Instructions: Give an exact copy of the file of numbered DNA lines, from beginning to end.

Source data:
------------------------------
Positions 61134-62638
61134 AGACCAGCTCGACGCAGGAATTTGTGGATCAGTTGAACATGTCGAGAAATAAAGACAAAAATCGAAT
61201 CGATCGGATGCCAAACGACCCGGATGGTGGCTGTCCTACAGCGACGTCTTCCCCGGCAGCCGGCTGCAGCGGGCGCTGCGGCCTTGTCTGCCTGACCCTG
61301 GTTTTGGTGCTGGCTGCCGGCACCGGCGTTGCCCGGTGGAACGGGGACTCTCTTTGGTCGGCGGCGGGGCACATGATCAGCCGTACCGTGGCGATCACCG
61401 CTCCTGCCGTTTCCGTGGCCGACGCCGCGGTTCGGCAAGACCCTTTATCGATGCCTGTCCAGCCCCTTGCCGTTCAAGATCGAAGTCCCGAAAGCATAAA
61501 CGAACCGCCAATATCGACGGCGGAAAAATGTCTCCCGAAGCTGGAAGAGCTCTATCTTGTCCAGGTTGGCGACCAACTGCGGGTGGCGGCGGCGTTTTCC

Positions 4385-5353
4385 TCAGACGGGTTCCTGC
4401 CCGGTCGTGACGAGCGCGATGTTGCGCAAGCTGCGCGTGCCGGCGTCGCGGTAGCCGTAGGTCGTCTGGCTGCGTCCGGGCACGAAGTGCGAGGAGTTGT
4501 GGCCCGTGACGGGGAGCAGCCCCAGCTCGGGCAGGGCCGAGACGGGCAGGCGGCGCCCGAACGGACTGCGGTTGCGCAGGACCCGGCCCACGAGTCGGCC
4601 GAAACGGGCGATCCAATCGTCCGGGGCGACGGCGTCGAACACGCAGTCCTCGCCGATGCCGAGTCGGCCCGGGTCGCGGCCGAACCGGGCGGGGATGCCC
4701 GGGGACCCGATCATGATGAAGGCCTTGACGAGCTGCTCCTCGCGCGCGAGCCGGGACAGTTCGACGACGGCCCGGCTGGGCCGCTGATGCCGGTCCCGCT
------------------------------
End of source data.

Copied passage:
Positions 61134-62638
61134 AGACCAGCTCGACGCAGGAATTTGTGGATCAGTTGAACATGTCGAGAAATAAAGACAAAAATCGAAT
61201 CGATCGGATGCCAAACGACCCGGATGGTGGCTGTCCTACAGCGACGTCTTCCCCGGCAGCCGGCTGCAGCGGGCGCTGCGGCCTTGTCTGCCTGACCCTG
61301 GTTTTGGTGCTGGCTGCCGGCACCGGCGTTGCCCGGTGGAACGGGGACTCTCTTTGGTCGGCGGCGGGGCACATGATCAGCCGTACCGTGGCGATCACCG
61401 CTCCTGCCGTTTCCGTGGCCGACGCCGCGGTTCGGCAAGACCCTTTATCGATGCCTGTCCAGCCCCTTGCCGTTCAAGATCGAAGTCCCGAAAGCATAAA
61501 CGAACCGCCAATATCGACGGCGGAAAAATGTCTCCCGAAGCTGGAAGAGCTCTATCTTGTCCAGGTTGGCGACCAACTGCGGGTGGCGGCGGCGTTTTCC

Positions 4385-5353
4385 TCAGACGGGTTCCTGC
4401 CCGGTCGTGACGAGCGCGATGTTGCGCAAGCTGCGCGTGCCGGCGTCGCGGTAGCCGTAGGTCGTCTGGCTGCGTCCGGGCACGAAGTGCGAGGAGTTGT
4501 GGCCCGTGACGGGGAGCAGCCCCAGCTCGGGCAGGGCCGAGACGGGCAGGCGGCGCCCGAACGGACTGCGGTTGCGCAGGACCCGGCCCACGAGTCGGCC
4601 GAAACGGGCGATCCAATCGTCCGGGGCGACGGCGTCGAACACGCAGTCCTCGCCGATGCCGAGTCGGCCCGGGTCGCGGCCGAACCGGGCGGGGATGCCC
4701 GGGGACCCGATCATGATGAAGGCCTTGACGAGCTGCTCCTCGCGCGCGAGCCGGGACAGTTCGACGACGGCCCGGCTGGGCCGCTGATGCCGGTCCCGCT